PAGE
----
In 2014 Cliven Bundy and his sons led an armed standoff against the federal government in Nevada, and in 2016 the Bundys would lead another armed standoff after taking over the Malheur National Wildlife Refuge in Oregon. On the surface, these standoffs appear to be ranchers fighting with the government over grazing laws and questions of land ownership, but “Bundyville” shows that there is so much more to the story: It examines questions of power and privilege in modern America, how unshakable fringe beliefs can overpower cold, clear fact, and how people will resort to acts of domestic terrorism over these beliefs.
Reporter Leah Sottile spent two years reporting on the Bundy family, attending court proceedings, spending time with Bundy supporters and critics, interviewing historians and anti-government extremism experts, and eventually convinced the Bundys to sit down for an interview with her. Her meticulous reporting resulted in a 30,000-word four-part series published alongside a seven-episode podcast produced in partnership with Oregon Public Broadcasting. It’s been our most ambitious project we’ve ever produced.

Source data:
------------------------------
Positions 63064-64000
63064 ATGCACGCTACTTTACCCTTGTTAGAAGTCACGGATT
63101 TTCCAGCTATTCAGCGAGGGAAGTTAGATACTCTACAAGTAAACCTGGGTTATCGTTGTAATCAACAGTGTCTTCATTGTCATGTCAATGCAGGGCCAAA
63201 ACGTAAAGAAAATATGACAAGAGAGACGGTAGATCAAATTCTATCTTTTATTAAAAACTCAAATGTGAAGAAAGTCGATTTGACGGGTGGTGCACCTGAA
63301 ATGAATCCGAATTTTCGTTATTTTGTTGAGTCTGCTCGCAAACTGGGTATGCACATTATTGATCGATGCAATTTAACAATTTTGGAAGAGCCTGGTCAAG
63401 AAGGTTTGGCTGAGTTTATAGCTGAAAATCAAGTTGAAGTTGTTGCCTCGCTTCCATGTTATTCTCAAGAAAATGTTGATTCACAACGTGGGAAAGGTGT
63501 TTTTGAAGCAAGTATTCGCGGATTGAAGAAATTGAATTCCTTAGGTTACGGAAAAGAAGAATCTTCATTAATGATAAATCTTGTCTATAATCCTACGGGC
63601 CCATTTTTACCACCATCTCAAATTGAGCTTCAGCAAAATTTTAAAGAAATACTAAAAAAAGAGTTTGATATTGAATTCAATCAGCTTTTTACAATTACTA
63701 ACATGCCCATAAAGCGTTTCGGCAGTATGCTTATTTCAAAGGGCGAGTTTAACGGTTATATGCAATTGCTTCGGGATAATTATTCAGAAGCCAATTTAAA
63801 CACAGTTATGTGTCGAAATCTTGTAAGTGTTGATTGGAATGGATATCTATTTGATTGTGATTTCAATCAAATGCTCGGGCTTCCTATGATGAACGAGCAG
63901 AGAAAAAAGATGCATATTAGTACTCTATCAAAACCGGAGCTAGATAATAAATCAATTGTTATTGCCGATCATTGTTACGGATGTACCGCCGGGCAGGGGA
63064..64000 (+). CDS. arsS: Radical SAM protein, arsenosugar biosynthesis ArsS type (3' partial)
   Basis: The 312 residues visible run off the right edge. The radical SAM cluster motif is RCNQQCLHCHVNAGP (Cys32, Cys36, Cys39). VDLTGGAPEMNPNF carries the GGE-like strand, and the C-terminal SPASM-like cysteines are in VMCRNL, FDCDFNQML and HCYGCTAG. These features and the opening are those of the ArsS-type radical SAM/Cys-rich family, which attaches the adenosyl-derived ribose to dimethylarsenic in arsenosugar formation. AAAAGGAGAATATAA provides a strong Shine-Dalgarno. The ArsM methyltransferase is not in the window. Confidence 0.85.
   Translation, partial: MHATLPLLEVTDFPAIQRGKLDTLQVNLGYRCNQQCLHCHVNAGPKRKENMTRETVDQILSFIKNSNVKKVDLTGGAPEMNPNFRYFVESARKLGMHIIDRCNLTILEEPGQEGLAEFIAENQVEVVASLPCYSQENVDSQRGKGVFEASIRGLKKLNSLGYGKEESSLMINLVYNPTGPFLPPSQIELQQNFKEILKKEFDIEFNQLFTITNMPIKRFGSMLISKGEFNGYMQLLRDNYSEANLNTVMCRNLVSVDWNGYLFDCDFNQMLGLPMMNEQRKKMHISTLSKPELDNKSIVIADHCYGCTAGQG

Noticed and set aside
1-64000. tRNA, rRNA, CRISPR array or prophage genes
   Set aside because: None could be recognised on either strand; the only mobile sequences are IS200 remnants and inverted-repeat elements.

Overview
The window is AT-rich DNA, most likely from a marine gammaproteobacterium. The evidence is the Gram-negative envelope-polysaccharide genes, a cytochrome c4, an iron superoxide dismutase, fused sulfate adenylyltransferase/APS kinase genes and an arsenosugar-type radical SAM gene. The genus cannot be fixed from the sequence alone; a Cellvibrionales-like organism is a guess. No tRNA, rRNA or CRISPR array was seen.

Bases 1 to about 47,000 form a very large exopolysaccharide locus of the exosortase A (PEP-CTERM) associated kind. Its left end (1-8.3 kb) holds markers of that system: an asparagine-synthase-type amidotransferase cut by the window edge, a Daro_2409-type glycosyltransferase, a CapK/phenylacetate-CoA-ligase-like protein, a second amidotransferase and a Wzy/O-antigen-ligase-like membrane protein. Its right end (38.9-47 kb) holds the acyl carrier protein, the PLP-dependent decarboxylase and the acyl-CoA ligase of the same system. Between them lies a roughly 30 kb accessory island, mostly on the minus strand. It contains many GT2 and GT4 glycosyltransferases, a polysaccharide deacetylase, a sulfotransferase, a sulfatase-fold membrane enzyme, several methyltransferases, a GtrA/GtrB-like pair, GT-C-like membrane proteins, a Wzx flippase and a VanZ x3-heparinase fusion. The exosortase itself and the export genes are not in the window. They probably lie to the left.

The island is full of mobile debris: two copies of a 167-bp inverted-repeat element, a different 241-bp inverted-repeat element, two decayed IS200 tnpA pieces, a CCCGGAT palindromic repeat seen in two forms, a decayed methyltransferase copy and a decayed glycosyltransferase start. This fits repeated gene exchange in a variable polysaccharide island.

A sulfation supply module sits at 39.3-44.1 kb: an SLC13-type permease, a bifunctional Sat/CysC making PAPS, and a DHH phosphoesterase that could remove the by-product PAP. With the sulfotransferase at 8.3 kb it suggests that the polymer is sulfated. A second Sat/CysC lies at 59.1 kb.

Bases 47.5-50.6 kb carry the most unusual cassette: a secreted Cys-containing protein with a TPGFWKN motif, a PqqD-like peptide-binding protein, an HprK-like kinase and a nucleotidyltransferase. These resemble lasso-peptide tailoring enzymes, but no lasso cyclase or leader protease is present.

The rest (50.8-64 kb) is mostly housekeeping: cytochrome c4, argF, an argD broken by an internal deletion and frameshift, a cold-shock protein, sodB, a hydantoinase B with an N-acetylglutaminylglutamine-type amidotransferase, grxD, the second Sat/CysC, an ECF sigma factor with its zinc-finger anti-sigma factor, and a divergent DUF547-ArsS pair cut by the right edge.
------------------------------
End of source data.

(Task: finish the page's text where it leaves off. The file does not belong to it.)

Bundyville explains how one family pointed guns at government employees and then beat federal prosecutors twice in court. It explains how the Bundys became folk heroes among modern American reactionaries, armed militias, and conspiracy theorists who thrive in 4Chan forums and internet comment sections — those on the fringe who are easy to ignore online but need to be taken seriously when they organize in public and bring their weapons. The Bundys have attracted these supporters, they’re running for office, and they can’t be ignored.